Provincial Government Press Release on Autism Funding


VICTORIA – The Minister of Children and Family Development Mary Polak announced changes today to services for children and youth diagnosed with Autism Spectrum Disorder (ASD) and their families that are directed at equalizing access and maintaining and improving service levels.

“These changes are a reflection of government’s priority to provide – and protect – critical supports for vulnerable children and their families, including children and youth with special needs,” said Polak.

The Ministry of Children and Family Development’s budget for autism intervention and funding programs is more than 10 times the 2001 budget of $4.1 million, totalling more than $46 million in 2009-10, including a $1.6-million increase this year. As a result of these budget increases, more than 6,000 children and youth diagnosed with ASD and their families are served now, compared to only a few hundred prior to 2000.

Despite significant investments, we are still faced with increased demand that necessitates revision to current programs and services to ensure they are delivered in the most effective way possible.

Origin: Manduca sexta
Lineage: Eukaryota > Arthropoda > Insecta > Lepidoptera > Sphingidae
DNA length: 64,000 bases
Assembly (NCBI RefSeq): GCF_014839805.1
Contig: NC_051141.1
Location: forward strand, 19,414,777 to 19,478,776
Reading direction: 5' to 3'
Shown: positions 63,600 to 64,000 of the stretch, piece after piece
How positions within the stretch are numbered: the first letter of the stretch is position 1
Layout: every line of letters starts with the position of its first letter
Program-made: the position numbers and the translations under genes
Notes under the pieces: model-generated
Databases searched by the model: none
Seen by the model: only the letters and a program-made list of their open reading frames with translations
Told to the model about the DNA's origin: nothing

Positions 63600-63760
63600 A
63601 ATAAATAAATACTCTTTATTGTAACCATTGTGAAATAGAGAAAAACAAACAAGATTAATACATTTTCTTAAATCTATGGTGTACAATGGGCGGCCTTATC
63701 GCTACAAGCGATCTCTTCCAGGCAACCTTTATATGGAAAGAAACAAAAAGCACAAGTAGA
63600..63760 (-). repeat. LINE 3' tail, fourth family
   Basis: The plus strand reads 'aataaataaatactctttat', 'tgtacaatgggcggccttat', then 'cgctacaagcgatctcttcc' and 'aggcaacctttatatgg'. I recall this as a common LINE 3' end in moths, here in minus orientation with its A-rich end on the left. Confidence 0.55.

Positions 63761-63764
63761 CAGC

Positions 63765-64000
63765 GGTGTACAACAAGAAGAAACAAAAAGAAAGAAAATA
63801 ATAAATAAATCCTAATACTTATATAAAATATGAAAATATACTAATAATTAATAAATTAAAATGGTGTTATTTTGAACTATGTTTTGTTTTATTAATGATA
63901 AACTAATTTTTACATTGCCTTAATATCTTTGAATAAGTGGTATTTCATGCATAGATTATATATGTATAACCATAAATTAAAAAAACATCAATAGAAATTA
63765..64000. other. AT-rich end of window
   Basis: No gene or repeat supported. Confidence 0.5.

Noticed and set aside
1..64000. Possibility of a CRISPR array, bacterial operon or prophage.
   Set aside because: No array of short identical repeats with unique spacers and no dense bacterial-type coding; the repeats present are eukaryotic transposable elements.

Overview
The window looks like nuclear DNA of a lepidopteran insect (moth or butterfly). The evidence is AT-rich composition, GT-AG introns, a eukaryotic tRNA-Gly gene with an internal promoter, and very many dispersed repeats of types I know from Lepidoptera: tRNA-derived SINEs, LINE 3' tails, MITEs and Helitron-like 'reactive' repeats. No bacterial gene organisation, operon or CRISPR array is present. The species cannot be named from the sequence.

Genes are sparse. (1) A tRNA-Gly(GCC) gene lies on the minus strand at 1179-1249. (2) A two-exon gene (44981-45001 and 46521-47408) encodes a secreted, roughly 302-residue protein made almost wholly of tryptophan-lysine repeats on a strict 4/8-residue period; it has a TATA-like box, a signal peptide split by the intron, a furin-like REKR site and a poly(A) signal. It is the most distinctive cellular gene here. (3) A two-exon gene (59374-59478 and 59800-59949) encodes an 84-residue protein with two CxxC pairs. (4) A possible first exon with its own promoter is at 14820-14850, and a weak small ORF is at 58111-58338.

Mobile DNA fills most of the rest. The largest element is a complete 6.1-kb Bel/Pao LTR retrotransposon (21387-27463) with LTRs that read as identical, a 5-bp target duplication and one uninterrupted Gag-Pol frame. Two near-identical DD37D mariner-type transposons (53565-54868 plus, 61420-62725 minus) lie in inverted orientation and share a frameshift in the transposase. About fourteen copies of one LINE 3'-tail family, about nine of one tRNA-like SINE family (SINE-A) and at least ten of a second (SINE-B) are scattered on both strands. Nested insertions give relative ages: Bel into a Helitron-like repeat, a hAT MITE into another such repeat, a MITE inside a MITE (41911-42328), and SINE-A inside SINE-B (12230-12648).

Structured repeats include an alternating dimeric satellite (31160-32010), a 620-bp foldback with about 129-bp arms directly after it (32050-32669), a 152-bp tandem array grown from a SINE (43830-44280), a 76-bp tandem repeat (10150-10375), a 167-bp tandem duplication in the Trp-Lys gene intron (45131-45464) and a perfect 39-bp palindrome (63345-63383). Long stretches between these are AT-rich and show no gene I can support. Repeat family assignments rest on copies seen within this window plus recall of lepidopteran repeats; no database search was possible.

Service changes include:

  • Effective April 1, 2010, funding will be increased for children diagnosed with autism who are under six years of age – from $20,000 to $22,000 per year.
  • Autism funding for children and youth aged 6-18 remains the same at $6,000 per year, which is in addition to the $16,000 special education funding that school districts receive for each child.
  • Effective October, 2009, the ministry will begin moving families from Direct Funding to Invoice Payment in the Autism Funding Programs in order to improve accountability and increase efficiency.